"My" Realms had no dinosaurs, but did have a lot of grown-to-jumbo-size reptilian and other monsters (the wildest land monsters from the D&D books, notably lots of gibbering mouthers and lurkers, and tentacled things that became gricks and grells when they came along/were added to the game. So treatment, good/bad/otherwise, of black humans just didn't arise, because there were none. I had dark-skinned humans dwelling beyond Ulgarth, in Raurin and points east (instead of the grafted-on-by-TSR "Oriental Adventures" locales) and on the various island chains west of Faerun, in the Sea of Swords (the "Anchorome" region). There is no Maztica (or Osse) in the original Realms, but instead: Laerakond, and SE of it/SW of Faerun, there's Thuin, a N/S-long-axis continent with dark-skinned human peoples (many squabbling city-states)

@POCGamer
Have you got a map? I'm very curious to see what this looks like.


@TheEdVerse
Heh. SOMEwhere.
Think of a "fat arrowhead pointing north" (actually, more like the spades suit on a deck of cards, only without a base). The curved sides, especially on the SE, are dagged/ragged with many inlets/bays where rivers run down into them, and the largest cities are of course ports sited on the rivermouths. There's a high rock plateau in the NE of Thuin, with towering cliffs (seacaves beneath) plunging down into the sea. NW is jungle. The Thuin (local humans) are (to, groan, borrow a real-world analogue) are about Shakespeare's depiction of the independent Italian city-states (Milan, etc.) era (tights and swords); i.e. flourishing arts and literature, NOT primitive; they garden and harvest the jungles, not clearcutting them. They DO hunt the monsters to "wild breed" them (that is, eliminate the most dangerous ones, spare the 'useful' ones, and the same with useful herbs and edible berry vines and lumber trees; this has the same screwups and pitfalls as all human meddling with the environment, but they understand natural cycles and balance far better than we real-world moderns do, and so make fewer mistakes and eliminate fewer species accidentally or without caring). Most of the civic authorities are matriarchal, there's gender equality (not just power equality, but no linking of societal/family roles to genitalia), and the disputes are generally about wealth or over the direction particular individuals are taking a city, family firm, taxation, etc. and over ownership of oyster beds, stands of valuable trees due to differences in philosophies of stewardship of those resources. Thuin understand prevailing winds and sun, and build their homes accordingly, with communal city buildings that combine shops, workshops, offices, and dwelling-spaces for at least the custodians of the shops, etc.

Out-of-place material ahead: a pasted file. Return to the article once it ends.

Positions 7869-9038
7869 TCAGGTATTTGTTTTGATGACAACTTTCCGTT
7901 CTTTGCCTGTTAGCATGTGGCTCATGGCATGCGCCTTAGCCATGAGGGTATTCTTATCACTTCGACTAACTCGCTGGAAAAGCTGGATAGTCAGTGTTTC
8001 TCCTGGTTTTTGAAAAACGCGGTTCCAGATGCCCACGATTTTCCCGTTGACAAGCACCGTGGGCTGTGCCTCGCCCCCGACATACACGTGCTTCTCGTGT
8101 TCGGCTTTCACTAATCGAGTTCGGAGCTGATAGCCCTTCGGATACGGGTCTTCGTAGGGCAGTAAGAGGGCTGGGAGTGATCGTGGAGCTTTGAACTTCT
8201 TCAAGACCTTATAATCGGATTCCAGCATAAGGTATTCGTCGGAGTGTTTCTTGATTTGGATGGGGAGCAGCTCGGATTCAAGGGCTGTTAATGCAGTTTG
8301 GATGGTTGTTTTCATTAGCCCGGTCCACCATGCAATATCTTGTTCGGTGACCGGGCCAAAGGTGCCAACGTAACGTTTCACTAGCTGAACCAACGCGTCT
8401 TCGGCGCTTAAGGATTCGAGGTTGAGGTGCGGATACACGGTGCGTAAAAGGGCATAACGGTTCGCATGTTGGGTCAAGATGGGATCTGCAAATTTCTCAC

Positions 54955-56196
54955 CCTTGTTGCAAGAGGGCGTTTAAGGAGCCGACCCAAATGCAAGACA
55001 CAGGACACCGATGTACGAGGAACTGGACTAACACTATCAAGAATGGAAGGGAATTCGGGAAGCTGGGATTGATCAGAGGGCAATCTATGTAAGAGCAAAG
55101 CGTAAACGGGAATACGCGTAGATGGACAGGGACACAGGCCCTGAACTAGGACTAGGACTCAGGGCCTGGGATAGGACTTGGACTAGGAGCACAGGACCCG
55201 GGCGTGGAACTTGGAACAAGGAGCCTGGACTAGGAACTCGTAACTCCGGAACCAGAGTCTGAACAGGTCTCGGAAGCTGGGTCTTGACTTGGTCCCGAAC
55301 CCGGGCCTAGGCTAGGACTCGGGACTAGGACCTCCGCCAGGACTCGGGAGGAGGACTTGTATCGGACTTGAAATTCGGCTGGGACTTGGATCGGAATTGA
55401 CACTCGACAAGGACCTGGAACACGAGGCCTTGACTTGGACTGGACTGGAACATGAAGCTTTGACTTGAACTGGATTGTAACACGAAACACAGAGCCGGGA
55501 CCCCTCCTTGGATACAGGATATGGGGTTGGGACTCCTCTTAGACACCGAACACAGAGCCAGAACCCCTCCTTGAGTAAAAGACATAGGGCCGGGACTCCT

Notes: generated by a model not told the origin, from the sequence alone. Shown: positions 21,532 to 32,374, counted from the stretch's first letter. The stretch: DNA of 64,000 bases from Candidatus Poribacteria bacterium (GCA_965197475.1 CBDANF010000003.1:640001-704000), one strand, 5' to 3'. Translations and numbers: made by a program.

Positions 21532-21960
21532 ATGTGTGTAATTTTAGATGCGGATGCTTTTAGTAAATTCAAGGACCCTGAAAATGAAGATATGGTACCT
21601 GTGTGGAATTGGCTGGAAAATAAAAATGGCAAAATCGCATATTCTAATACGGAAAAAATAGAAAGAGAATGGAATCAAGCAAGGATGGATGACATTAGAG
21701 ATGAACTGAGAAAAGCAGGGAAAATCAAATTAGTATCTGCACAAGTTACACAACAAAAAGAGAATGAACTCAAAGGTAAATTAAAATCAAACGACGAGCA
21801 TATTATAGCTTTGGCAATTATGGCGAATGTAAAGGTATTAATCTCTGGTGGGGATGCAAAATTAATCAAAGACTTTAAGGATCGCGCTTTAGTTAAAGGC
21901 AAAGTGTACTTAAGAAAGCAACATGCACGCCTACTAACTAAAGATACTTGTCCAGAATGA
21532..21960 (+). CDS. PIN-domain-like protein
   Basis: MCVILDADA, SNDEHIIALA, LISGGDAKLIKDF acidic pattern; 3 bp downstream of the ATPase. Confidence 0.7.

However, I hear you and will add a hunt for the map to my ever-growing list of "things I've gotta find for fellow fans of the Realms." ;}
This is my life.


Alavairthae, may your skill prevail

Phillip aka Sleyvas

Edited by - sleyvas on 12 Sep 2019 11:05:17
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Wooly Rupert
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Posted - 24 Sep 2019 :  03:37:39  Show Profile Send Wooly Rupert a Private Message  Reply with Quote
So yesterday, in reply to a post, Ed said

quote: